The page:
Obesity poses an increased risk of developing metabolic syndrome and closely associated nonalcoholic fatty liver disease, including liver cancer. Satiety hormone leptin-deficient (ob/ob) mice, considered paradigmatic of nutritional obesity, develop hepatic steatosis but are less prone to developing liver tumors. Sustained activation of peroxisome proliferator-activated receptor α (PPARα) in ob/ob mouse liver increases fatty acid oxidation (FAO), which contributes to attenuation of obesity but enhances liver cancer risk. To further evaluate the role of PPARα-regulated hepatic FAO and energy burning in the progression of fatty liver disease, we generated PPARα-deficient ob/ob (PPARαΔob/ob) mice. These mice become strikingly more obese compared to ob/ob littermates, with increased white and brown adipose tissue content and severe hepatic steatosis. Hepatic steatosis becomes more severe in fasted PPARαΔob/ob mice as they fail to up-regulate FAO systems. PPARαΔob/ob mice also do not respond to peroxisome proliferative and mitogenic effects of PPARα agonist Wy-14,643. Although PPARαΔob/ob mice are severely obese, there was no significant increase in liver tumor incidence, even when maintained on a diet containing Wy-14,643. We conclude that sustained PPARα activation-related increase in FAO in fatty livers of obese ob/ob mice increases liver cancer risk, whereas deletion of PPARα in ob/ob mice aggravates obesity and hepatic steatosis. However, it does not lead to liver tumor development because of reduction in FAO and energy burning.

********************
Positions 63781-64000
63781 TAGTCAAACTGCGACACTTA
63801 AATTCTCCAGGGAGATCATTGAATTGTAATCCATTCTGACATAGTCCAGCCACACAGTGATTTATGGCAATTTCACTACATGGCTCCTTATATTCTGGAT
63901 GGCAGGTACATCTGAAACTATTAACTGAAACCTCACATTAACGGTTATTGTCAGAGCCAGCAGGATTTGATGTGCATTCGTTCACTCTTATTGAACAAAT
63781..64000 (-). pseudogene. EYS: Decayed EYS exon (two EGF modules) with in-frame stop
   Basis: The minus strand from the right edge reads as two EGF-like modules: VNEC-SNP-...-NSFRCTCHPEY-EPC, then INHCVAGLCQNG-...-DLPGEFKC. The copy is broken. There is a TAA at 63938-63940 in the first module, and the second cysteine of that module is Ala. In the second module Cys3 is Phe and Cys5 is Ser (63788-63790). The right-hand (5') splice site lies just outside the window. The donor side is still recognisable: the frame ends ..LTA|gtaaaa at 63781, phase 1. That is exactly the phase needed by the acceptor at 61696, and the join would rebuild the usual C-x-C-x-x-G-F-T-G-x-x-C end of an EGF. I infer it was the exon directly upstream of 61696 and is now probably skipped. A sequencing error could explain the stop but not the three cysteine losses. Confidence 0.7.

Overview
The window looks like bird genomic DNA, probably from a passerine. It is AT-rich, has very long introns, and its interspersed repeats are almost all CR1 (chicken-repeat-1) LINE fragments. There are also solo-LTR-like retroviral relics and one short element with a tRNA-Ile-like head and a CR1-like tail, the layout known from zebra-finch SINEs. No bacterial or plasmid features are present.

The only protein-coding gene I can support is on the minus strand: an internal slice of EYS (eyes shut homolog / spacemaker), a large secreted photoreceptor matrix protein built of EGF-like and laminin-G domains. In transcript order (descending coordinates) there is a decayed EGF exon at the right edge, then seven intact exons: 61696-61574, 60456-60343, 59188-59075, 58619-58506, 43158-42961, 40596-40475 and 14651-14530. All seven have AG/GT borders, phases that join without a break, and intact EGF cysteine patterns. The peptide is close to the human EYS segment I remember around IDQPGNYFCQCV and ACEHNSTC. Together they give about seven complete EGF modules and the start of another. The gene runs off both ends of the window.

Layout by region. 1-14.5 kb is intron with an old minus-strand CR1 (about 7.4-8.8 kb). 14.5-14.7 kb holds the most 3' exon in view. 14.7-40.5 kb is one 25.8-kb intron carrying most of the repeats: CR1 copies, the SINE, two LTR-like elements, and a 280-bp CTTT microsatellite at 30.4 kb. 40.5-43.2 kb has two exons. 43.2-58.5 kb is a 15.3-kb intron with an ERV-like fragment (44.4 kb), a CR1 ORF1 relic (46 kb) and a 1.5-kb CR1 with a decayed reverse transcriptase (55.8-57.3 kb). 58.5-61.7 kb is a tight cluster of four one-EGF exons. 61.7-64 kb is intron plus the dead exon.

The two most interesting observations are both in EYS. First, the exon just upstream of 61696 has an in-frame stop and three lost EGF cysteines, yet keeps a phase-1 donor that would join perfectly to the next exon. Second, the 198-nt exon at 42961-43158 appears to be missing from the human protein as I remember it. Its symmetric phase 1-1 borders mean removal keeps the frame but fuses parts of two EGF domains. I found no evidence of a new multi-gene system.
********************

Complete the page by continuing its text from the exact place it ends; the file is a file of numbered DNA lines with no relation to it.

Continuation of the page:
ASJC Scopus subject areas
- Pathology and Forensic Medicine